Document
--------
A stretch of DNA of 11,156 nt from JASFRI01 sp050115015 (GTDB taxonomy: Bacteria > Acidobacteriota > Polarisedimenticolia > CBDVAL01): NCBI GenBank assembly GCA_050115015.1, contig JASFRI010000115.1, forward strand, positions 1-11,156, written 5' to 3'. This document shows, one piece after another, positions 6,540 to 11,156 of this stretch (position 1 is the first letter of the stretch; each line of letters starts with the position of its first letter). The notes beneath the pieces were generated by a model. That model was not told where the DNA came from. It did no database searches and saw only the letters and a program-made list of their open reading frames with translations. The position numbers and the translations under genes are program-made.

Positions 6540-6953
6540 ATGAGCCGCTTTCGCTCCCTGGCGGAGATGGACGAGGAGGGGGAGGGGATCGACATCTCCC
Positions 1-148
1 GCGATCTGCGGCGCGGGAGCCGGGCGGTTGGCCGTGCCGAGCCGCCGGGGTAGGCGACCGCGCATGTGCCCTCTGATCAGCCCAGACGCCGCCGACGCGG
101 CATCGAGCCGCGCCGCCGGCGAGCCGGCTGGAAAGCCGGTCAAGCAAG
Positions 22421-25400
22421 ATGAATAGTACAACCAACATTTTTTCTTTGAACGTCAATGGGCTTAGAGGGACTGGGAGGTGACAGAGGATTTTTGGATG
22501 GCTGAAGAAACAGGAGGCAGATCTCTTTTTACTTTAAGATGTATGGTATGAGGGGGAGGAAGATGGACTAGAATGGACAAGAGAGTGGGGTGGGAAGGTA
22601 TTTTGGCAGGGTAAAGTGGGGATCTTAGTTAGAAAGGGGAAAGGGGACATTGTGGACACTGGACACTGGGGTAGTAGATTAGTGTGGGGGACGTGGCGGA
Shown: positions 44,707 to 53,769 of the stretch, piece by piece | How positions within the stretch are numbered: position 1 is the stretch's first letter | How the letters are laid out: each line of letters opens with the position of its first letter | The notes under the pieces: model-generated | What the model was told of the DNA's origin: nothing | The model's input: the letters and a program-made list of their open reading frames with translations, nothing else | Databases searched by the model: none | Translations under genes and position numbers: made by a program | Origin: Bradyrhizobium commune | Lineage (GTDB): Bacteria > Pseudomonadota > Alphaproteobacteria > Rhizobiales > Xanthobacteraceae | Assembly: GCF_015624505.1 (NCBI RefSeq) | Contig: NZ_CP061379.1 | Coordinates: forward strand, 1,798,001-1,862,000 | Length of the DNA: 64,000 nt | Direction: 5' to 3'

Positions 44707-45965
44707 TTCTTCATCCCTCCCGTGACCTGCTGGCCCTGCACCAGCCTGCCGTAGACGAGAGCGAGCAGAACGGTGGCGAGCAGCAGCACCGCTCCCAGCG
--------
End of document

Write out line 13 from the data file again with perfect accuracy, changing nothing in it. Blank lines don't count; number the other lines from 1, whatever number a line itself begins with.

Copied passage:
44707 TTCTTCATCCCTCCCGTGACCTGCTGGCCCTGCACCAGCCTGCCGTAGACGAGAGCGAGCAGAACGGTGGCGAGCAGCAGCACCGCTCCCAGCG